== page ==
Posts Tagged 'google'

Parked Domains Will Make Google Irrelevant

Today, I had a neat idea. I wanted to see if there was a such thing a type of dresser that is made up of modular, stackable sections. The dresser has a top, a bottom and one or more frames in between. Each section holds a one, two or three drawers. It’s a novel concept, but I never seen anything like that.

So, I searched Google for modular dresser drawers. The top result was exactly what I was looking for. Google seemed to have captured a very relevant result:

A snapshot of the Google results for “modular dresser drawers”.

However, when I clicked the link, I was severely disappointed. The top two results were parked domains, full of advertisements. Even their Sponsored Links are not very relevant either. It would be nice if Google was able to detect these leeches accurately. However, Google will probably do nothing about it. They even cater to these keepers of misinformation by offering Google AdSense for [Parked] Domains:

AdSense® for domains allows domain name registrars and large domain name holders to unlock the value in their parked page inventory. AdSense for domains delivers targeted, conceptually related advertisements to parked domain pages by using Google’s semantic technology to analyze and understand the meaning of the domain names. Our program uses ads from the Google AdWords™ network, which is comprised of thousands of advertisers worldwide and is growing larger everyday. Google AdSense for domains targets web sites in over 25 languages, and has fully localized segmentation technology in over 10 languages.

It not like the Google needs another way to acquire more money. However, this type of practice is going to have consequences. If I keep getting parked domains as top relevant results, I certainly have no use for Google. So, start looking at some other search engines, I first start with AltaVista. Before I started using Google exclusively, I used AltaVista. I was surprised that they still existed in some form. The results of the same query to AltaVista yielded something interesting:

A snapshot of AltaVista results for “modular dresser drawers”.

After taking a close look, I realized that even though the first few results are Sponsored Links, it turns out that they were the more relevant than Google’s result. The second (and most importantly to me) is that I did not find any parked domains on the first page of the results. I was very impressed.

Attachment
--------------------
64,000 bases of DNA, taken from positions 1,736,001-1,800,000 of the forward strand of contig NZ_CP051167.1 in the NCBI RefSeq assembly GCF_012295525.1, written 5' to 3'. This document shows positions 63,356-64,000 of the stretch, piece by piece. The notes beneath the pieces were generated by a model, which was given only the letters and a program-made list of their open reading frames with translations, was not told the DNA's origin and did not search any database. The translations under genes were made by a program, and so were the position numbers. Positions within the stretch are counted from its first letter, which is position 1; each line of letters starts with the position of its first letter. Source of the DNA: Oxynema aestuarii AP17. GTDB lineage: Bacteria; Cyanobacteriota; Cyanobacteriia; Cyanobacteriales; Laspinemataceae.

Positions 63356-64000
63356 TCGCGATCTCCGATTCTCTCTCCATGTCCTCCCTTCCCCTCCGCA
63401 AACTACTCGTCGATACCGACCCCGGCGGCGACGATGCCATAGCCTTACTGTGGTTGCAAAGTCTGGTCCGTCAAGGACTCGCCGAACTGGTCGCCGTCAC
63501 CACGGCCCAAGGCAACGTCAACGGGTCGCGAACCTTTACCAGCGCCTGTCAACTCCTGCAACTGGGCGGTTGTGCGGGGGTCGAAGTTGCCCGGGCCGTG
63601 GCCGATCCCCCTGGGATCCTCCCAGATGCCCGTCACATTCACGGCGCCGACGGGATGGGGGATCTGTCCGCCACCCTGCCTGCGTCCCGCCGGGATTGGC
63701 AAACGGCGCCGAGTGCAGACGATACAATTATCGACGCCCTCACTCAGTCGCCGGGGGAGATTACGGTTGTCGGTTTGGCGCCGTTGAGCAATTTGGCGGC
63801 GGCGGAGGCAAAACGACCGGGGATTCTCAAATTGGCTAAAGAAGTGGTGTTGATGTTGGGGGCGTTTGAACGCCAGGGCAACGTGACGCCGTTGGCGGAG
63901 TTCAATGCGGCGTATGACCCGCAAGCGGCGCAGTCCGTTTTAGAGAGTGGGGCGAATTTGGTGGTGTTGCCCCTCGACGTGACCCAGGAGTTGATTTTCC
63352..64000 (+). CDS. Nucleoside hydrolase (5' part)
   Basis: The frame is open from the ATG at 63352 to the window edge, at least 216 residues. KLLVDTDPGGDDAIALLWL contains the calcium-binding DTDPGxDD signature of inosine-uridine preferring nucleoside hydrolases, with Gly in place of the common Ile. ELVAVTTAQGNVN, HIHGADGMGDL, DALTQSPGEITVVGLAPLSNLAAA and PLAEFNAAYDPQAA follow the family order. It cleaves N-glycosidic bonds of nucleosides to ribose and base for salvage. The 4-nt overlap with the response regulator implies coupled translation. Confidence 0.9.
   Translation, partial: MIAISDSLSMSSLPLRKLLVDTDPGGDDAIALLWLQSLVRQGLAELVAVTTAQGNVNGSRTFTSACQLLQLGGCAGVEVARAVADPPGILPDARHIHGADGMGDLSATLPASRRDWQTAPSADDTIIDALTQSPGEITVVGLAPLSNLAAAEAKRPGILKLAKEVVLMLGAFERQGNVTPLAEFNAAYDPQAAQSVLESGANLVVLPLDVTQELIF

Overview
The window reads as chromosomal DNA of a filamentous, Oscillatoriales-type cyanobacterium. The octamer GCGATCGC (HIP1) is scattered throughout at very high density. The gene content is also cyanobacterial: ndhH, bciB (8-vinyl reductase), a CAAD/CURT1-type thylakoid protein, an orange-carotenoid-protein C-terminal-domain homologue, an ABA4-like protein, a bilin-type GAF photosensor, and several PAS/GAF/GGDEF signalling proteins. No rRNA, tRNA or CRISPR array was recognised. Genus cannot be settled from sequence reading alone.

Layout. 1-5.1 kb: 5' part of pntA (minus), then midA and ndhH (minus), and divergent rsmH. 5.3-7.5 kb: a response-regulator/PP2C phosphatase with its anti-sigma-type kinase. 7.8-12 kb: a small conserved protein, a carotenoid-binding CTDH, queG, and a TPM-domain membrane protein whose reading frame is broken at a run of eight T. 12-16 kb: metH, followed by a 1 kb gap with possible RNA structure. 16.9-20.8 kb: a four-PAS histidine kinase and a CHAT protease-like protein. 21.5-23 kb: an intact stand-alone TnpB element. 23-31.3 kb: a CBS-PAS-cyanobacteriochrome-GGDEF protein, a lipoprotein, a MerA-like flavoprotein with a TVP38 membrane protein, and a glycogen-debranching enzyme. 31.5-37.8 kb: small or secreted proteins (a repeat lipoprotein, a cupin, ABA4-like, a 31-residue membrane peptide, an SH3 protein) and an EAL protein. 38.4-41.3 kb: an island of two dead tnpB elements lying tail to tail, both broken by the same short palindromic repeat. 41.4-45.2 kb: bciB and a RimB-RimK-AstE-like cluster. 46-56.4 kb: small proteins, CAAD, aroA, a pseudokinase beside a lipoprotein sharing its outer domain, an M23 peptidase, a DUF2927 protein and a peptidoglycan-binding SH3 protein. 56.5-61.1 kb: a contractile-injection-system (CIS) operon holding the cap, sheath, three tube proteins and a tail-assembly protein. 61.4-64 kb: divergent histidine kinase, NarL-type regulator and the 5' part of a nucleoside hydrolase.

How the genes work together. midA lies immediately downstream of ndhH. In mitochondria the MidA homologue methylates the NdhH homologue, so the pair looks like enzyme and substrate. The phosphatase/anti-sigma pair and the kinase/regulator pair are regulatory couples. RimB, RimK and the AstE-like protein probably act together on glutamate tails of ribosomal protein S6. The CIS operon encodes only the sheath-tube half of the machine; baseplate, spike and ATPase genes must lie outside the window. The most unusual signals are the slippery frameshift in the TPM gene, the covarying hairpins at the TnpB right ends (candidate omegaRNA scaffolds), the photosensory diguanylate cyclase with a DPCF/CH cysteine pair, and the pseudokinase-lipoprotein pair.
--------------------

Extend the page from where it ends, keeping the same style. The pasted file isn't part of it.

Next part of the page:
So, how did others search engines do in my very unscientific test?

The results on Ask.com seem to have some relevence, but some of the results on the bottom of the first page point to dead links. Not a good thing, in my opinion, because that tells me that Ask does not check back often to see if the result is still relevant. Ask.com also has Sponsored Links on the top and the bottom, with some sponsored links repeated. Very annoying, indeed! On top of that, it was hard to tell the difference between a Sponsored Link from a standard result because the Sponsored Links only had a single text element telling me that it was a Sponsored Link. There was no background contrast, no boundaries, and no distinguishing text colors. The most positive thing about the results from Ask.com, there were no parked domains in the results.

On Microsoft Live, the results were about the same as Ask.com, but it was even harder to tell between a Sponsored Link and a standard result in the main content area. I had to look very hard. The first Sponsored Link in the right sidebar seemed to point to another search site. A little weird, but I can work with that. Again, to my surprise, there were no parked domains on the first page of the results.

On Yahoo, the results very familiar, almost like Google. The standard results are numbered, while Sponsored Links are bulleted. As with the others, the results are mostly relevant. But again, there are no parked domains on Yahoo’s first page of my results.

Of the major search providers, why does Google allow these shenanigans? Are they trying to be different, or are they seriously behind in this area? From my perspective, they are seriously annoying me as one of their customers. I have been using Google since it was located at google.stanford.edu, and I had been quite satisfied. However, they are slowly getting on my bad side. So, listen up Google, before you become irrelevant yourselves.